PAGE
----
Audio tapes were made public (the famous ``narco-cassettes'' in the ``8000 Process'' case) showing that the Cali cartel had made millions available to the 1994 Presidential campaign of Ernesto Samper Pizano. De Greiff's daughter, Monica de Greiff, was treasurer of that Samper Presidential campaign. Gustavo de Greiff notoriously dismissed the case, and had to leave his post as chief prosecutor.

In a confidential February 1994 memo, later declassified, U.S. Ambassador Morris Busby had reported on his meeting with Samper Pizano and Monica de Greiff, in which she claimed the Cali cartel would ``reduce the amount of cocaine ... on the streets of New York,'' if the U.S. would strike a deal with them.

In April 1994, Soros's Drug Policy Foundation put Gustavo de Greiff, then still chief proscutor, on a United States tour against drug law enforcement. The Soros group staged a Washington, D.C. press conference for him on April 23, since, ``The chief prosecutor has been attacked with increasing vigor by a series of U.S. government officials.'' At the conference, de Greiff demanded that the U.S. attacks on him stop, and the U.S. War on Drugs be closed down.

The next month, the Gilinskis applied to de Greiff's government for permission to sell part ownership of the Banco de Colombia to George Soros.

Over the succeeding years, Gustavo de Greiff went into exile in Mexico, where he had been Colombian ambassador for a time. He is now the chief spokesman for the Soros-Gilinski partnership, while serving as the spokesman and attorney for the Gilinski family, as they and George Soros have carried out a decade-long legal battle to squeeze more money out of the Banco de Colombia (now called Bancolombia), whose control they have lost.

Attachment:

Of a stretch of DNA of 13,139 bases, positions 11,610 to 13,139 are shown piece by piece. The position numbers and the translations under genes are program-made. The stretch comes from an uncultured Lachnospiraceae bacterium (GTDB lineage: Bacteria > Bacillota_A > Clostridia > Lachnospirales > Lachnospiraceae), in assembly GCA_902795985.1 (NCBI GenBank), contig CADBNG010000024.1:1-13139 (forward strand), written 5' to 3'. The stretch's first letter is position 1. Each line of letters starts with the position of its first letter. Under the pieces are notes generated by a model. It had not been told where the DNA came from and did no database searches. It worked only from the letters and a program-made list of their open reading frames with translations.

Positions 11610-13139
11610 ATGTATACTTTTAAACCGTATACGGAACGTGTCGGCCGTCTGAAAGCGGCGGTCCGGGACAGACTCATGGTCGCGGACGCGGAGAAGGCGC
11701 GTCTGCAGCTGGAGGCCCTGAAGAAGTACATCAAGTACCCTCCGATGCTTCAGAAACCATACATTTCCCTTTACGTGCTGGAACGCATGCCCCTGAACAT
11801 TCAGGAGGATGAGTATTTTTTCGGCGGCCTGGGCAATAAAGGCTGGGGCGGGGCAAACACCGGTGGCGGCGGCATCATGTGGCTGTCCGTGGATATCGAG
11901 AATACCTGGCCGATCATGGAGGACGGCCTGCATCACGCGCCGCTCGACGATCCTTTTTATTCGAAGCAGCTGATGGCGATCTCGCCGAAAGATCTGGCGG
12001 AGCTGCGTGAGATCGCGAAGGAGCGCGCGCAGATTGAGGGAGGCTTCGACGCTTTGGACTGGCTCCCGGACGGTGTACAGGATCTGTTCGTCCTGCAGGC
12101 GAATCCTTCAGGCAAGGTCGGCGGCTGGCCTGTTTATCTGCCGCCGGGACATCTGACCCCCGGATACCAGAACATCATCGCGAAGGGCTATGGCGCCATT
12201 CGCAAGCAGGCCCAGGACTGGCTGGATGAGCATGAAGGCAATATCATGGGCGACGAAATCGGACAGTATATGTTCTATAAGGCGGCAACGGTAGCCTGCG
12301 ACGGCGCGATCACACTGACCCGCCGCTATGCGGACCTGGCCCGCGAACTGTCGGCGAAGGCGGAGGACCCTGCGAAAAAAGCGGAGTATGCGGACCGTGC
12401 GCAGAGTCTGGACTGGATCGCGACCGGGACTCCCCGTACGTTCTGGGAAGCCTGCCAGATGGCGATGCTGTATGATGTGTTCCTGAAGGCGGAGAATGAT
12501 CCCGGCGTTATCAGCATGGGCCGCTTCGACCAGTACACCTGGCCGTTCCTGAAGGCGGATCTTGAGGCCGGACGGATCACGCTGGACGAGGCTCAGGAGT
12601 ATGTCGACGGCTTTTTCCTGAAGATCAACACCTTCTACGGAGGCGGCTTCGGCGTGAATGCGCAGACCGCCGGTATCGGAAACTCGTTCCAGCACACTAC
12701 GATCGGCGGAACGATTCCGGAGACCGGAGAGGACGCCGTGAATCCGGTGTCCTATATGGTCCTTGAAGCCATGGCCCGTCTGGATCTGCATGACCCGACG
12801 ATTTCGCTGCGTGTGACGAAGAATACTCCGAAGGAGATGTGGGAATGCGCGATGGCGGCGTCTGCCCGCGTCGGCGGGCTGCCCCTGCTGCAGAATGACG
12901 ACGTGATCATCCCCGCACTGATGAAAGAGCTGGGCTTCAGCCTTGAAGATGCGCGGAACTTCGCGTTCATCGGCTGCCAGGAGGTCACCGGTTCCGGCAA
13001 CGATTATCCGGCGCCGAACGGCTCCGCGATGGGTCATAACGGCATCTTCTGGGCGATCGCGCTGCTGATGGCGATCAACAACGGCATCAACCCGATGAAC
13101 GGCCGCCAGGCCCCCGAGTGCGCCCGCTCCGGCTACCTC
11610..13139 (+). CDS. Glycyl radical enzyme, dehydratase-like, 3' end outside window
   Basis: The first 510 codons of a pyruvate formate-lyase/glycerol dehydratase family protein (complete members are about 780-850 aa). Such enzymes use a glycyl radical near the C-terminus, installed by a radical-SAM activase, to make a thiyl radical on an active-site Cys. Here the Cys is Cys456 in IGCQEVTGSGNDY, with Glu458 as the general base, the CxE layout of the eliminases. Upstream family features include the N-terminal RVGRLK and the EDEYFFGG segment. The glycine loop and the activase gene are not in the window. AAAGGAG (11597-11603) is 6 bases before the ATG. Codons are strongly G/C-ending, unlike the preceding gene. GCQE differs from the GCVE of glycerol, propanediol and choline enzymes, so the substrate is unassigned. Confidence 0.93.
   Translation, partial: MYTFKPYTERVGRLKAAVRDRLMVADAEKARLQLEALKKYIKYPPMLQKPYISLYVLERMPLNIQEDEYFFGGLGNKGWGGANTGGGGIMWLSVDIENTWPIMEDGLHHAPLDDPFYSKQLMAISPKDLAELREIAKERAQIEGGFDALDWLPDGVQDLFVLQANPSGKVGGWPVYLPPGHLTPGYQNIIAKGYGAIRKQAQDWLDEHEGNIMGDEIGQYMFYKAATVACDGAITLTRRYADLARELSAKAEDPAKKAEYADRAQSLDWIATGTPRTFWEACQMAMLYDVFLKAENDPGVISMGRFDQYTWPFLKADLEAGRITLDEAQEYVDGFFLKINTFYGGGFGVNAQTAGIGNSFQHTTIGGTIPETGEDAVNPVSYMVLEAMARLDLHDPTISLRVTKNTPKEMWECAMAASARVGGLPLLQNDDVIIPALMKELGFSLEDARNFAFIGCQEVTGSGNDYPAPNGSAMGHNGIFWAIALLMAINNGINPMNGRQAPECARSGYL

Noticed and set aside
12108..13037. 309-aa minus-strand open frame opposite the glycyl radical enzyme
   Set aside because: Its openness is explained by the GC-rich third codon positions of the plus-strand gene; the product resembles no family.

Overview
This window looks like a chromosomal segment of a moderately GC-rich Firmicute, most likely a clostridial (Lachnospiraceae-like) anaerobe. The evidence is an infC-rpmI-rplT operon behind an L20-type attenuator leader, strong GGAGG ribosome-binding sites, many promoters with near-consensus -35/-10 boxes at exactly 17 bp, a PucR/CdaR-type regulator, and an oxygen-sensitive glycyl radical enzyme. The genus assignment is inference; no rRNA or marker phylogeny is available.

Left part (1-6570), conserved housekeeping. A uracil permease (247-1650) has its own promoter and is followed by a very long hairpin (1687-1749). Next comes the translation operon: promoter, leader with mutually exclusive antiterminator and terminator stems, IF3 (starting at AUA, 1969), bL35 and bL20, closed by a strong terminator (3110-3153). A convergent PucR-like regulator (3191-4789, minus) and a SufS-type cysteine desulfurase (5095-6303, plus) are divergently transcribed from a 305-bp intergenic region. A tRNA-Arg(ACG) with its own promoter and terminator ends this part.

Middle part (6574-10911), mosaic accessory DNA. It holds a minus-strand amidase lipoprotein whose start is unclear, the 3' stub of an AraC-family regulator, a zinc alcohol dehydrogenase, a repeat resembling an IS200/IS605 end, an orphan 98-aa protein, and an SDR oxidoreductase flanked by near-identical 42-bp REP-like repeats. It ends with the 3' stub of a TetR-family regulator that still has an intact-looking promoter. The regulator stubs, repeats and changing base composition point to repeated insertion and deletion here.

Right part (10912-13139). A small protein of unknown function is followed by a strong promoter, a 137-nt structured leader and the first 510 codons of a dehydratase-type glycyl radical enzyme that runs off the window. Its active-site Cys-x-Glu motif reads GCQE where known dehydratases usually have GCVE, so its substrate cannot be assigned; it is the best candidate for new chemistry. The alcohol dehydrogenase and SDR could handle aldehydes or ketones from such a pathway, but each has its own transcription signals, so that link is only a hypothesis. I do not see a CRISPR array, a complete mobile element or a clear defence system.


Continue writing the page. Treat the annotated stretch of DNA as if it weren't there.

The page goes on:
At the same time, de Greiff is one of the leading hemispheric spokesman for the Soros drug legalization movement, operating for various Soros entities in North and South America (such as the group Law Enforcement Against Prohibition), pulling together the lobbying forces of narcotics producers and their financiers, demanding the surrender of law enforcement.

The Gilinski family continues to operate a string of banks in Colombia and offshore in the Caribbean, including the Colombian bank Sudameris, Banco Tequendama, the cash dispensers and ATM network Servibanca in Colombia, and the Sudameris assets in Panama and in the drug-money-laundering center, the Cayman Islands.
"Liquidate labor, liquidate stocks, liquidate the farmers, liquidate real estate … It will purge the rottenness out of the system..." - Andrew Mellon, Secretary of Treasury, 1929.